American Hollywood film producer Harvey Weinstein has been at the center of controversy after countless actresses reported being sexually abused by the movie mogul while working together.
The latest prominent social media campaign #MeToo gained viral momentum by the encouragement of actrice Alyssa Milano since 15th October. The idea, originally created by Tarana Burk 10 years ago, encourages victims of sexual assault and/or harassement to share their own experiences in a show of solidarity and to expose the magnitude of the problem in everyday society.
In less than 24 hours, #MeToo became one of the largest trending topics on twitter with over half a million tweets and a large number of shares on Facebook too. CNN reports that 45% of US Facebook users are friends with someone who posted a “Me Too”. According to a Feminist writer, Sharanya Manivannan, it provided space for people to be vulnerable about experiences across a spectrum, without having to be specific.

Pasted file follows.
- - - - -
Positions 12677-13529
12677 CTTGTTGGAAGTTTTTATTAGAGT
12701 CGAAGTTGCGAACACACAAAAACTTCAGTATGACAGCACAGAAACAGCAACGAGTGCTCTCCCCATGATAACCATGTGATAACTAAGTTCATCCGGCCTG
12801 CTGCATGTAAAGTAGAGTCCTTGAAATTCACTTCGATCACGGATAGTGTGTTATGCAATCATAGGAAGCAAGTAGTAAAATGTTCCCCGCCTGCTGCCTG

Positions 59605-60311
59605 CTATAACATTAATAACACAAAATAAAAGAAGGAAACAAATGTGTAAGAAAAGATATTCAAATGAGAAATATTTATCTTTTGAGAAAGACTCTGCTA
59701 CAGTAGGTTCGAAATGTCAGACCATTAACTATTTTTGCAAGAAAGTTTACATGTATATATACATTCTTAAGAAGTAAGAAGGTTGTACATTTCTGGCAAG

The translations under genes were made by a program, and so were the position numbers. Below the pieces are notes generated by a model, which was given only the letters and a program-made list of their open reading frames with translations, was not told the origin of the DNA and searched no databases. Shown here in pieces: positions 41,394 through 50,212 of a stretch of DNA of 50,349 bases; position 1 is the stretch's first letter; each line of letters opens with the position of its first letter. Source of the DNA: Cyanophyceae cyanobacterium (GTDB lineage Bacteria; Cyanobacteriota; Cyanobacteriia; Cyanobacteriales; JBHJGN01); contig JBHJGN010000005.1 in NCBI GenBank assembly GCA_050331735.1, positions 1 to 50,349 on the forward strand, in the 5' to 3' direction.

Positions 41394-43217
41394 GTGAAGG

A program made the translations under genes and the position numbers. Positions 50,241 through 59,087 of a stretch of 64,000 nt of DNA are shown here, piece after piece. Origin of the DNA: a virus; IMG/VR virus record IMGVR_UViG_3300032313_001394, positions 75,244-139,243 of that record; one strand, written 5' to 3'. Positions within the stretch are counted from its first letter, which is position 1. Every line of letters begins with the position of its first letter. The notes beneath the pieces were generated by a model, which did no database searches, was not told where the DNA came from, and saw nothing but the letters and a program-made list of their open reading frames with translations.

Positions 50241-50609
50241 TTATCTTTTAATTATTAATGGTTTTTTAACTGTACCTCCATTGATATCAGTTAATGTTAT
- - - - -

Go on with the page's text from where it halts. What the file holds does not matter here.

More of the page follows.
The hashtag also gained popularity among women in the Arab world and reminded the world that sexual harassment knows no age, no limits, no boundaries and no dress code. On twitter, stories from across Middle East came to light about the way girls and women are treated by men in the public sphere, as well as the state and their family. A particular tweet stated that a hijabi women never experiences sexual harrassement with the hastag #NotMe but was quickly contradicted by @NooraNader:
“I was a hijabi child (13) who was wearing an abaya, going to pray taraweeh in Ramadan and I got called disgusting names in the street.”
It is important for men to engage in these conversations as well. Acknowledging that it happens and breaking the silence is the first step towards change in the treatment of women. Though the movement started as a women centric movement, it grew to include queer and cis- male experiences. The #MeToo campaign broke the silence and the systemic tendency to blame women for what they have to endure!
This article is written by Haya Wakil.